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close this bookScurvy and its Prevention and Control in Major Emergencies (WHO; 1999; 70 pages)
View the documentAcknowledgements
View the documentScurvy: definition
open this folder and view contentsIntroduction
close this folderScurvy
close this folderSigns and symptoms
View the documentClassic scurvy
View the documentExperimental scurvy
View the documentMild vitamin C deficiency
View the documentScurvy in pregnant and lactating women and infants
View the documentDiagnosis of scurvy
open this folder and view contentsHistory of scurvy
open this folder and view contentsVitamin C
open this folder and view contentsRecommended Daily Allowance (RDA)
open this folder and view contentsSources of vitamin C
open this folder and view contentsStrategies to prevent scurvy in large refugee populations
View the documentCosts
open this folder and view contentsConclusions and recommendations
View the documentReferences
View the documentAnnex 1
View the documentAnnex 2
View the documentAnnex 3
View the documentBack Cover
 

Scurvy in pregnant and lactating women and infants

Pregnant women with low vitamin C intakes are not known to give birth to a scorbutic infants. Studies of breast-feeding women also indicate not only the freedom from scurvy in their infants, but also a larger amount of vitamin C in their milk than the women themselves consume daily. Secretion into milk seems to have high priority in maternal vitamin C economy; concentrations up to 48 times higher than in maternal plasma have been found in breast milk (Salmenpera, 1984). Infants had plasma concentrations 6-12 times higher than corresponding maternal concentrations. There is an obvious adaptive preventive effect against vitamin C deficiency even among infants whose mothers' nutrition is marginal (Salmenpera, 1984). No symptoms of scurvy have been known to appear in infants breast-fed by malnourished mothers with very low concentrations of vitamin C in their milk (Deodhar et al., 1964).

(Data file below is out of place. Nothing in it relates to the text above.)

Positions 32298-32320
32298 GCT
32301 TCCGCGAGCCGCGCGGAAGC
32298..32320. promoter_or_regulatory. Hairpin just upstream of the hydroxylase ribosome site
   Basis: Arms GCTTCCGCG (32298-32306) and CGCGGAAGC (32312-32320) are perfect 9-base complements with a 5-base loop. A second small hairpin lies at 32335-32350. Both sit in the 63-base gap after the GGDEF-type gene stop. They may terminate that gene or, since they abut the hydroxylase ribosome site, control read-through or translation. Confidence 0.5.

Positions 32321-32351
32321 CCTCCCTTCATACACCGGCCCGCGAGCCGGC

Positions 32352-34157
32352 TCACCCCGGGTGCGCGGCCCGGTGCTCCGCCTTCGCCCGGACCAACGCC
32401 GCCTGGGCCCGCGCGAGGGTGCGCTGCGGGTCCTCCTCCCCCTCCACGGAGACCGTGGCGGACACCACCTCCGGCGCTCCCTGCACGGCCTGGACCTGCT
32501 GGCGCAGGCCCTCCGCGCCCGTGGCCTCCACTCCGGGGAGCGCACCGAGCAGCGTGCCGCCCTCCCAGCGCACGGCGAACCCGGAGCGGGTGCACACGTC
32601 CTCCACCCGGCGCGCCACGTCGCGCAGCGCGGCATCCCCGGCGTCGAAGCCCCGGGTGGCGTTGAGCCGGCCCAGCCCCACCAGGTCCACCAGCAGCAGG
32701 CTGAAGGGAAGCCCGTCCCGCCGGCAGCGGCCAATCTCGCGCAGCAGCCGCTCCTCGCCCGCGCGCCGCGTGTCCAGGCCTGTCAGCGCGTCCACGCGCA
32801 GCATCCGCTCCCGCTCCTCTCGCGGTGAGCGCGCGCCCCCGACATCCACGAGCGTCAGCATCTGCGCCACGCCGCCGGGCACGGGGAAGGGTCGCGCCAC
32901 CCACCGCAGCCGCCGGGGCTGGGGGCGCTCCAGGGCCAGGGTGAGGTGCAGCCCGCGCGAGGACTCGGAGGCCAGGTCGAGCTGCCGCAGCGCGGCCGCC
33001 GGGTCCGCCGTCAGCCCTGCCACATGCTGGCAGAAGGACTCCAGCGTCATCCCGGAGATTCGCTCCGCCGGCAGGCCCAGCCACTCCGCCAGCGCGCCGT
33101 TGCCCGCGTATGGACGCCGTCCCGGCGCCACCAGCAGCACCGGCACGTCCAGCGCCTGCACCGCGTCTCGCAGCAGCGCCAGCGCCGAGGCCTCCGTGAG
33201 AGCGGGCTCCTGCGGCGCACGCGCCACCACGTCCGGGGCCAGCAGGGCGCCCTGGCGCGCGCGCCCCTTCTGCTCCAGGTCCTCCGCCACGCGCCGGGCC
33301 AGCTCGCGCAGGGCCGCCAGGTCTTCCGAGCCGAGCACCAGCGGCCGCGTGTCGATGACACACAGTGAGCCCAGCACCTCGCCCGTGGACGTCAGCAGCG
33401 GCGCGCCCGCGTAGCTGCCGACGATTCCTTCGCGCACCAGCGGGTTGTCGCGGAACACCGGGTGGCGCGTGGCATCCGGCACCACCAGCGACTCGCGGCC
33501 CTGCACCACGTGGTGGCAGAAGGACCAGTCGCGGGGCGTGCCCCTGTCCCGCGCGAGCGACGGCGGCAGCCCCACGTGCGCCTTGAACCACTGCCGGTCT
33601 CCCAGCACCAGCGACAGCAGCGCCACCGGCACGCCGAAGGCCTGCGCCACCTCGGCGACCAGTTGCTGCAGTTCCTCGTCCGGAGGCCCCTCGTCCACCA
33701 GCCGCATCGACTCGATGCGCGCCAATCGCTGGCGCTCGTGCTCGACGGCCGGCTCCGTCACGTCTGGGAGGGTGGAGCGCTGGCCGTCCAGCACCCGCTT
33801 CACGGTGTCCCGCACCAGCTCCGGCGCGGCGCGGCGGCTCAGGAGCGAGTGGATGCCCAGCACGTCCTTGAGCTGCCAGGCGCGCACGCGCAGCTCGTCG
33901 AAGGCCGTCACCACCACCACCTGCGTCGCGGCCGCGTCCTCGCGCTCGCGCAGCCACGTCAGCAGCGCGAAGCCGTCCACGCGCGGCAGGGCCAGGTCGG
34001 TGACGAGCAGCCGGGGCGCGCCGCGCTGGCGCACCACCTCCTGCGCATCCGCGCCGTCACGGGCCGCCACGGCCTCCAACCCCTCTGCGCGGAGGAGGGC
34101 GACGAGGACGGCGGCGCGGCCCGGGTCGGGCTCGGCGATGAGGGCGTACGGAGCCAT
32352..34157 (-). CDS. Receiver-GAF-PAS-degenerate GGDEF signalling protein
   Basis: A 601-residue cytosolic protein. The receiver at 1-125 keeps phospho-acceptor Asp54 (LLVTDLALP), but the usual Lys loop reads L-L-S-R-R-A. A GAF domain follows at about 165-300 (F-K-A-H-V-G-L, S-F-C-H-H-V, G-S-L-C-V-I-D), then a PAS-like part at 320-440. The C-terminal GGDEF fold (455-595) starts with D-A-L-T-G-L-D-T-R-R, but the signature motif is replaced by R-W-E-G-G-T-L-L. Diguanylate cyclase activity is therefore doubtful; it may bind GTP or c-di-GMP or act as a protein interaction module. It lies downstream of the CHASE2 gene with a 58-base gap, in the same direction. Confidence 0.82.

One study showed that the mean infant/maternal plasma concentration ratio was 2 during delivery and appeared to be similar or higher during lactation (Salmenpera, 1984). Surprisingly, infants' plasma concentration continued to rise despite the decreasing concentration of vitamin C in milk. This maintenance of high plasma concentration in infancy suggests that a high concentration is necessary during infant growth. The fetal brain is reported to contain a concentration of vitamin C several times higher than the adult brain (Adlard et al., 1974). A study undertaken by Rajalakshmi et al. (1965) showed that pregnant women in India who were ingesting less than 10 mg of vitamin C per day were in fact secreting 15-30 mg of the vitamin in their milk while showing no clinical signs of scurvy. These findings suggest that the human breast and placenta might be able to synthesize some vitamin C (Hodges, 1980).

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